Do you believe that the religion of Islam is represented by 19 men who willfully drove planes into three buildings and a field on September 11th, murdering thousands? Or do you believe that the religion of Islam is better represented by Imam Faisal and his wife Daisy Khan, founders of the Cordoba Institute and the force behind the proposed Islamic Cultural Center in New York City?
By now, most in America have certainly heard of the debate surrounding the “Ground Zero mosque.” To clarify, the proposed building is not a mosque: It’s a cultural center. And it’s not at Ground Zero, but two blocks away.
To further clarify, I believe this debate is more and more about religious intolerance, and less and less about sensitivities. I come from a large Irish Catholic family. Our political, cultural and religious beliefs certainly span the full spectrum; just come sit at our dinner table at a family event. I suspect most American families are like this. And the “9-11 Families” family is no different. We are not monolithic; we also run the gamut when it comes to politics, religion, race, nationality, and belief systems.
Thousands of decisions concerning 9-11 issues have already been made. With each decision, some family members are pleased, some are disappointed and some are heartbroken. Decisions regarding the building at 51 Park will be no different.
The Islamic cultural center has no current legal barriers. Nor are there cultural barriers, now that the Landmarks Commission ruled against landmark designation. So the argument against the cultural center boils down to two possibilities: sensitivities, or intolerance. That a number of 9-11 family members are sensitive to the proposed cultural center and mosque I can understand. I don’t share the same sensitivity, but I can understand. I would ask those family members to meet with Imam Faisal and his wife Daisy, to hear of their project, and to begin the long, arduous process of converting their experience of a Muslim faith so horrifically distorted on 9-11, to an experience of a moderate and loving Islam. For those who oppose the building of the cultural center for reasons of religious intolerance, remember your roots. This is America. And the beauty of our Constitution not only allows for, but mandates separation of church and state. The founders knew what they were doing. Several colonies in our nascent nation were founded specifically to escape religious intolerance, Maryland and Pennsylvania being two great examples.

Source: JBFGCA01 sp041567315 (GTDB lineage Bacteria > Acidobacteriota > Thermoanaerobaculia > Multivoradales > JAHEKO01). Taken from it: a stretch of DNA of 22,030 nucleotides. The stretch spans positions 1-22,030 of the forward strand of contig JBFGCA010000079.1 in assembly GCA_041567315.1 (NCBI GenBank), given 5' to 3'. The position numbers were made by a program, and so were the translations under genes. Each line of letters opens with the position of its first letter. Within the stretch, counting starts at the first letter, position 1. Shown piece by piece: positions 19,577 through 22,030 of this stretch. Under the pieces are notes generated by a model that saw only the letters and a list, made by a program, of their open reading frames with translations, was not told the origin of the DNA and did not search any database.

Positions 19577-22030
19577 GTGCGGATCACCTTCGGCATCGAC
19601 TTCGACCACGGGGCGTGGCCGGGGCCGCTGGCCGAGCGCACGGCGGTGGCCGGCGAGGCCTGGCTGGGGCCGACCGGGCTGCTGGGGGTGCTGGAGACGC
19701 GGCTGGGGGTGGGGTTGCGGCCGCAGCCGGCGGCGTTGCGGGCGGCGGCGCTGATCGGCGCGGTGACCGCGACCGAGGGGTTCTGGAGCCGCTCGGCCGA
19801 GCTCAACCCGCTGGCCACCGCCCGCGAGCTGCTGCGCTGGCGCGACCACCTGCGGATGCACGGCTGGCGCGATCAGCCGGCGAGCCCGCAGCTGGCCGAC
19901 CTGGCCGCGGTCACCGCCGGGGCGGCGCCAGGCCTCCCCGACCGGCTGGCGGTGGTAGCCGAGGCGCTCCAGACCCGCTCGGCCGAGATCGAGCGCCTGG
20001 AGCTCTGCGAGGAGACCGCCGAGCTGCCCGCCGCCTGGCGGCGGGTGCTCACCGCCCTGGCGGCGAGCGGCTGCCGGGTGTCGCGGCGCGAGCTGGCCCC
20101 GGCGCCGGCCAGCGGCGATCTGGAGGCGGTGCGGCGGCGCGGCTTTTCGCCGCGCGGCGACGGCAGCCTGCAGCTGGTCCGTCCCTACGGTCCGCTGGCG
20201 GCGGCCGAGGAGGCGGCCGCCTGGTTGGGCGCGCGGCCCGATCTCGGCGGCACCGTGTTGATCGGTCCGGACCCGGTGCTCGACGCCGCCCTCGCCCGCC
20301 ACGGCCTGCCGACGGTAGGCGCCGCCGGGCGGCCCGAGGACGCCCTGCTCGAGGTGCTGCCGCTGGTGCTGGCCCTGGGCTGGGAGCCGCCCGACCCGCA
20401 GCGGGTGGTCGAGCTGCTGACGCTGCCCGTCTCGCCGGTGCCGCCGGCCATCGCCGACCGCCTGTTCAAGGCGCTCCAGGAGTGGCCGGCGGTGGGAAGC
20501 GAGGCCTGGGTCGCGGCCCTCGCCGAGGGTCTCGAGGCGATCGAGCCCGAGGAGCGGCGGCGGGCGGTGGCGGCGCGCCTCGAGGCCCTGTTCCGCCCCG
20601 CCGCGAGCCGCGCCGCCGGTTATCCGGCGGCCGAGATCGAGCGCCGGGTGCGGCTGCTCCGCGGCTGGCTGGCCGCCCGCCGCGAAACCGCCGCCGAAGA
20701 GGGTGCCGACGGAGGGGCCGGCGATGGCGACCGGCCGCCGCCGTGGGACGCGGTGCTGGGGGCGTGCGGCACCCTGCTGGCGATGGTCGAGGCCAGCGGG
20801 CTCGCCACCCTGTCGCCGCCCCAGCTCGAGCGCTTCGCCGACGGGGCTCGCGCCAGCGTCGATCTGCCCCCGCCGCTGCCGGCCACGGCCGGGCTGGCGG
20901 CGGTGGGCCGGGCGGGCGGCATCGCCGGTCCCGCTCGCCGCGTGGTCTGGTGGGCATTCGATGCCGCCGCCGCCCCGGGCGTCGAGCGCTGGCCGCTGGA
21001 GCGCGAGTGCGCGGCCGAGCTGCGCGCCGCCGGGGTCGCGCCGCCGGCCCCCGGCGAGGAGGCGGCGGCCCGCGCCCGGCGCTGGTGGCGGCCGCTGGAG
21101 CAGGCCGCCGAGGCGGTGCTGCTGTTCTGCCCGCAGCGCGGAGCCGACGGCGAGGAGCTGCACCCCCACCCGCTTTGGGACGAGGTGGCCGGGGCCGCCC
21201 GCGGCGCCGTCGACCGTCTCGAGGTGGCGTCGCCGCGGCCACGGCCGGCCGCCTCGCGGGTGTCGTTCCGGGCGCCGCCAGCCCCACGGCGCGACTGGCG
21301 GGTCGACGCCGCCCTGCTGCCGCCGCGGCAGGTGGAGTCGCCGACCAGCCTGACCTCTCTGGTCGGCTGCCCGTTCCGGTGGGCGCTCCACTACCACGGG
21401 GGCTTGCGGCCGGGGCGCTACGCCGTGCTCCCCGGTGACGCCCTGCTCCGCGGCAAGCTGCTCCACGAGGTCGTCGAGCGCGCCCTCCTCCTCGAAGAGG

The irony in the debate over the section of the building that would house a mosque is that one might assume that God (the same God to Jews-Christians-Muslims) would be pleased with any type of effort that involves prayer and service to others.
The other night I thought of Maya Lin, the Chinese American who designed the Vietnam Memorial in Washington, D.C. The design competition was blinded, so judges had no idea that the winning design was created by a Yale undergraduate of Asian descent. What I hadn’t remembered was the public firestorm that persistently swirled around the design, and its architect. For sure, some of the backlash was born of intolerance. For others, it was a matter of sensitivity. Soldiers were asked to fight an enemy who looked a lot like Ms. Lin. Today, 28 years after its unveiling, the Vietnam Memorial is one of the most visited and revered sites in the United States. It marks an excruciatingly painful time in American history. And the process to build the memorial itself mimicked that painful period. In many ways, the proposed cultural center reminds me of the Vietnam Memorial controversy.
Those who are sensitive to its creation, I can understand. Disagree with, yes, but understand. But those who are intolerant exemplify the best reason of all for its existence.
Twenty eight years might tell.
What do you believe?
Related City Conversation: Ed Koch on Mosque: Let’s Be Calm Now